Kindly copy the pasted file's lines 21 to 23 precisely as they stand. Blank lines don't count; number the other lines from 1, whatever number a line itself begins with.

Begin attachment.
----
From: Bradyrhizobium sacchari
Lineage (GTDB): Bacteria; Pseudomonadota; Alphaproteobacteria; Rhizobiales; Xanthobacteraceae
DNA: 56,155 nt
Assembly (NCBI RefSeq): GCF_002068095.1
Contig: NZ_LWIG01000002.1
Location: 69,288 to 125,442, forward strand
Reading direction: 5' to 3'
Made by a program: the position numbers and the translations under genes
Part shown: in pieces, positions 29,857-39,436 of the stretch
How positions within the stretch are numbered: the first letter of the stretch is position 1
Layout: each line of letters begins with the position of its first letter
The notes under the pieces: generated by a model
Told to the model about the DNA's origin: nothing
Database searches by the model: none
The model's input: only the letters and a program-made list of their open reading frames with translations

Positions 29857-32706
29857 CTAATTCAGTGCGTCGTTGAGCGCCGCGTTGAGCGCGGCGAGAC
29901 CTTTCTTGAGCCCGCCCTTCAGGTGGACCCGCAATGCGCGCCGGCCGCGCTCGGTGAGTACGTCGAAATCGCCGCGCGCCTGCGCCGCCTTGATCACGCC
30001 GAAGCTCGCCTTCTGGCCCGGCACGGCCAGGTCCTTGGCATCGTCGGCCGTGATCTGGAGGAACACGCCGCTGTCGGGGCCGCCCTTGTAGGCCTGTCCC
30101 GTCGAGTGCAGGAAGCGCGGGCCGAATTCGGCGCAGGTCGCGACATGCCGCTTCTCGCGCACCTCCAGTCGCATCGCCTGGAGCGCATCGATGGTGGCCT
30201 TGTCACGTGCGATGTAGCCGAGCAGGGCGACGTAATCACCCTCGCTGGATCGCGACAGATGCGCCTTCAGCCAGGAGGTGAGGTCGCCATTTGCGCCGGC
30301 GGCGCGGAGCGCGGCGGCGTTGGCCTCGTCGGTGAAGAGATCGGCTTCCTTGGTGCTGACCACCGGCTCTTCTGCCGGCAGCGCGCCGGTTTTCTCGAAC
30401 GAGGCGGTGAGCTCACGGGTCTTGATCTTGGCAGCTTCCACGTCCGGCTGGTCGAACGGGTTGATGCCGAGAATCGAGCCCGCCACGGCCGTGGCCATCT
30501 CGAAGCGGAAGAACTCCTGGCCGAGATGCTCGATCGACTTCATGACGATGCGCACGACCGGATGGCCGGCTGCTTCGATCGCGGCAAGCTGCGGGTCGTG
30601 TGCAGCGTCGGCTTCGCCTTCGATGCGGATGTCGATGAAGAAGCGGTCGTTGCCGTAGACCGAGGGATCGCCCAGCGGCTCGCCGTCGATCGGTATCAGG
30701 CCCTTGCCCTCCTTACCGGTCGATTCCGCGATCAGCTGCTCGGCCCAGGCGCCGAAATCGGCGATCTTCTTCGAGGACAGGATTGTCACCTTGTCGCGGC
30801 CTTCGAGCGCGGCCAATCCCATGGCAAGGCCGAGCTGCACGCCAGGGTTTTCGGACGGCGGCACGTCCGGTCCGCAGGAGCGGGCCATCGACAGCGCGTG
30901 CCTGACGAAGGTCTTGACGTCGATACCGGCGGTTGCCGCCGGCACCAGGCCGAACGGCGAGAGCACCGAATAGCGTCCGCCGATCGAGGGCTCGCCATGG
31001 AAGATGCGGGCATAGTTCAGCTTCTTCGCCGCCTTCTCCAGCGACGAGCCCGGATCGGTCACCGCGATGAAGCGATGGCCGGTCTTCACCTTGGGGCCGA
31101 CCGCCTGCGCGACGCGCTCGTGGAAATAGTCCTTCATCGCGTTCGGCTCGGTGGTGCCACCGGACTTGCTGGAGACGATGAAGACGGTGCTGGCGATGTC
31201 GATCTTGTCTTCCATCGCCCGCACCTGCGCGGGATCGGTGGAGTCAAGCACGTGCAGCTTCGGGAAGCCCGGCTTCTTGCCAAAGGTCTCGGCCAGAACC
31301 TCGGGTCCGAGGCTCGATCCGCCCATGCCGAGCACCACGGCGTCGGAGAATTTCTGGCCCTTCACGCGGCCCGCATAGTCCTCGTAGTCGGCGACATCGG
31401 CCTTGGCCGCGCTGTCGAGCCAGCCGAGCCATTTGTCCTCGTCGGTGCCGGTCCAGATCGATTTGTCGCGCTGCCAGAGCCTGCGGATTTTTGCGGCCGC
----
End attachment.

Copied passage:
30201 TGTCACGTGCGATGTAGCCGAGCAGGGCGACGTAATCACCCTCGCTGGATCGCGACAGATGCGCCTTCAGCCAGGAGGTGAGGTCGCCATTTGCGCCGGC
30301 GGCGCGGAGCGCGGCGGCGTTGGCCTCGTCGGTGAAGAGATCGGCTTCCTTGGTGCTGACCACCGGCTCTTCTGCCGGCAGCGCGCCGGTTTTCTCGAAC
30401 GAGGCGGTGAGCTCACGGGTCTTGATCTTGGCAGCTTCCACGTCCGGCTGGTCGAACGGGTTGATGCCGAGAATCGAGCCCGCCACGGCCGTGGCCATCT